the lost man chronicles
the daily chronicle
choosing not to sleep my life away
(foregoing REM in the name of enlightenment and extraordinary productivity)
I have a theory that the usual last 2-3 hours of the widely prescribed ď8 hours of sleepĒ people should get, can be put to better use. The current issue of Time magazine touts that new research indicates that sleep may not necessarily serve regenerate our bodies as has long been believed, but rather may act to regenerate our brains.
Based on extensive experience and self-observation, I have come to believe that the amount of time that has been traditionally advocated, can be curtailed and applied toward more productive and creative purposes. And I believe this to be part of the secret to Thomas Edisonís legendary extraordinary productivity.
For the last year I have on average had 5-6 hours of sleep for most nights, going to sleep at 10 and waking up at 4. I have found that I am extraordinarily productive during these early hours. As Hedley Lamarr spouts in Blazing Saddles, it is during these twilight hours that "my mind is a raging torrent, flooded with rivulets of thought, cascading into a waterfall of creative alternatives."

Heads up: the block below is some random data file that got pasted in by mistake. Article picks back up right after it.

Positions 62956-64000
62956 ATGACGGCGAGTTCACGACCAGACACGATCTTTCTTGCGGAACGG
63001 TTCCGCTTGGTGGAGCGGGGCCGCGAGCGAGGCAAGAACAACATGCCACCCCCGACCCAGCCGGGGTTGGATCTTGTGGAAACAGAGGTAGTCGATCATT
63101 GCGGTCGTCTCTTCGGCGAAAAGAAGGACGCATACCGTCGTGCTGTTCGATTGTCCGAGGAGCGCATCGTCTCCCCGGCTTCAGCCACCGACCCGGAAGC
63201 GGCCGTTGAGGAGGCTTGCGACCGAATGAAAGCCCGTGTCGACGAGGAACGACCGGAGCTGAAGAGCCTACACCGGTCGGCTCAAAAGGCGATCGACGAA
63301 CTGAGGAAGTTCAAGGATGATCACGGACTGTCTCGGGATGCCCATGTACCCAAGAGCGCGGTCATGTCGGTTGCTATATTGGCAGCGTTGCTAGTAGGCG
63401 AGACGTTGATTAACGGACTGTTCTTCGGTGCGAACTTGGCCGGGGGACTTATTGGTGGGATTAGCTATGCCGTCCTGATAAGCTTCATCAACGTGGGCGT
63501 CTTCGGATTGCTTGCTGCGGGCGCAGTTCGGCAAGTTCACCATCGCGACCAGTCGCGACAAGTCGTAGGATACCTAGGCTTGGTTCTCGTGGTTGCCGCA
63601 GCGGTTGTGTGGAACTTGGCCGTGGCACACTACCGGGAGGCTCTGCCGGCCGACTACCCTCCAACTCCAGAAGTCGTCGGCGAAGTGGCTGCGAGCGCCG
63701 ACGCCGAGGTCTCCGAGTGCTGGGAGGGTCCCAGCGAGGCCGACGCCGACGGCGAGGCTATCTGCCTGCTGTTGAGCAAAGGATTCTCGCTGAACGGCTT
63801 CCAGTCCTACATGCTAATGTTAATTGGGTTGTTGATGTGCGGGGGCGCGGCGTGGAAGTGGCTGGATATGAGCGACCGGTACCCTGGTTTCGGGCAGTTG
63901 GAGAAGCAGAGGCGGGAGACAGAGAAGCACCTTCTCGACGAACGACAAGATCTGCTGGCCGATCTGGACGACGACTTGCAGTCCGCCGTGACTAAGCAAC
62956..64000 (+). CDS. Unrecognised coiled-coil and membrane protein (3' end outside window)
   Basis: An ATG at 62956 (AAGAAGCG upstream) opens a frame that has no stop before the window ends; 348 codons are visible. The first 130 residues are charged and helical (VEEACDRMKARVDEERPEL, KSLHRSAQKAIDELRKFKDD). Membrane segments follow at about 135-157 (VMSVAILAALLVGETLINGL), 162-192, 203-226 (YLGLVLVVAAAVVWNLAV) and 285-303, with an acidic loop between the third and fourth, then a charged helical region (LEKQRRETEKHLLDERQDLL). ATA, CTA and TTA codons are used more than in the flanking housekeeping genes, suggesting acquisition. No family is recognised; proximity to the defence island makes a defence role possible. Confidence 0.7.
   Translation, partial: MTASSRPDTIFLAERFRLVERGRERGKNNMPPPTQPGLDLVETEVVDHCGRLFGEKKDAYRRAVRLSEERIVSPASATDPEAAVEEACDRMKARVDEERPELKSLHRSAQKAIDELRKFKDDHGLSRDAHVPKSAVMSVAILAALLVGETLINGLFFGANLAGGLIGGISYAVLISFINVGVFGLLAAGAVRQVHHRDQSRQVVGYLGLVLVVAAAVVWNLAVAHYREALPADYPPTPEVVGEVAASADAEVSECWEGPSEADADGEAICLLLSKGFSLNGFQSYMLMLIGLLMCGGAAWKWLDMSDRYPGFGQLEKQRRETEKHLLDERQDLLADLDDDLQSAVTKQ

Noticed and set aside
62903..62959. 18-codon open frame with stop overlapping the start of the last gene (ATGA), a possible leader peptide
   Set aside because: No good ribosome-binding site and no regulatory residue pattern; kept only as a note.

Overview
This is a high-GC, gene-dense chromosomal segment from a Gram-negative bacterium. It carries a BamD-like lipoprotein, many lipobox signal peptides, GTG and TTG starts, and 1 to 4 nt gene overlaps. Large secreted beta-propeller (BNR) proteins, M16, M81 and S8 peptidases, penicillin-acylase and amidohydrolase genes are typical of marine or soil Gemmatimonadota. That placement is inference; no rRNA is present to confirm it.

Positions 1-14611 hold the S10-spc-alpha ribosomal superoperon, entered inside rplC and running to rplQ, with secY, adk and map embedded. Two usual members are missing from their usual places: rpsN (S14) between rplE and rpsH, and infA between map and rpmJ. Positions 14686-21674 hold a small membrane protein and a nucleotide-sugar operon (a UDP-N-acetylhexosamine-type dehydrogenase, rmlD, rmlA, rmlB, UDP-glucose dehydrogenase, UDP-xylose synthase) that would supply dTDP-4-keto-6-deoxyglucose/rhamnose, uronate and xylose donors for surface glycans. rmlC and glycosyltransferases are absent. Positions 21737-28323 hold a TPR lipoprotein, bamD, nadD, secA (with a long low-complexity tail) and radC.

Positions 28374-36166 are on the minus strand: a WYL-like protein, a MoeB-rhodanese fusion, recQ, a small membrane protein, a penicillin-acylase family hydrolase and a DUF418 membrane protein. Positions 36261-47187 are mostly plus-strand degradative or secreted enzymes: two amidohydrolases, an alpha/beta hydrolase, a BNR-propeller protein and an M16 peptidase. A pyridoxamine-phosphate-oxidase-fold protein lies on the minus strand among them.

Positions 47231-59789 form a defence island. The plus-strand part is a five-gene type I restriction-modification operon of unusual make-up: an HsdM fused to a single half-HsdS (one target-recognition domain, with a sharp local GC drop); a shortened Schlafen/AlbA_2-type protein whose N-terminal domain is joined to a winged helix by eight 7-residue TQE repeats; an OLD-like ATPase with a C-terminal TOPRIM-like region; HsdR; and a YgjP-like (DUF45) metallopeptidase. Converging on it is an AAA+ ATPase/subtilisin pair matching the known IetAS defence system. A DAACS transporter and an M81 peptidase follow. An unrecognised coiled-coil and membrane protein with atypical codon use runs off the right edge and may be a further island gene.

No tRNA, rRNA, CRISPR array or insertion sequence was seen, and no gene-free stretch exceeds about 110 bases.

Granted, no one else is up at this god-forsaken hour, so there are no interruptions and no demands as usually otherwise incurred, which in turn might partly explain the high-productivity quotient.
However, I still believe that my mind is working at an extra ordinarily high-speed when it comes to creativity, originality and insightómuch like we do when we dream during the REM phase of sleep. And thatís the catch for me, because it is only when I forgo this intense period of sleep that that my mind and imagination are unusually revved I comparison to the rest of my waking-working hours.
What further drives home this conclusion for me is the fact that Iíve tried hard to concentrate on other tasks such as reading during this period, but alas (as well as to my good fortune) most the time I am compelled to ponder and write down all the great thoughts that flow from this mysterious grey matter of mine.
Moreover, this hypothesis continually is supported by real life experience. For this morning I slept until 5, an hour past my usual 4, and I had a horribly startling nightmare, which I immediately felt was not worth having. I had derived no insight into my waking life as dreams are purported to provide, and ultimately it only fed some real-life fears that I otherwise prefer to repress. This incident, like so many others like it, said to me that I can either choose to put to use this period of sleep to extraordinary use or let it be wasted.
Granted, we do not yet fully understand the impact of foregoing these usually somnolent hours, and we may never really comprehend it during my lifetime, but after a year of my own experimentation and attempts at greater self-awareness I can confidently conclude that by losing a little sleep I am somehow mysteriously a-mused to create and enlightened with much greater insight than that I might have otherwise lost while sleeping my life away.
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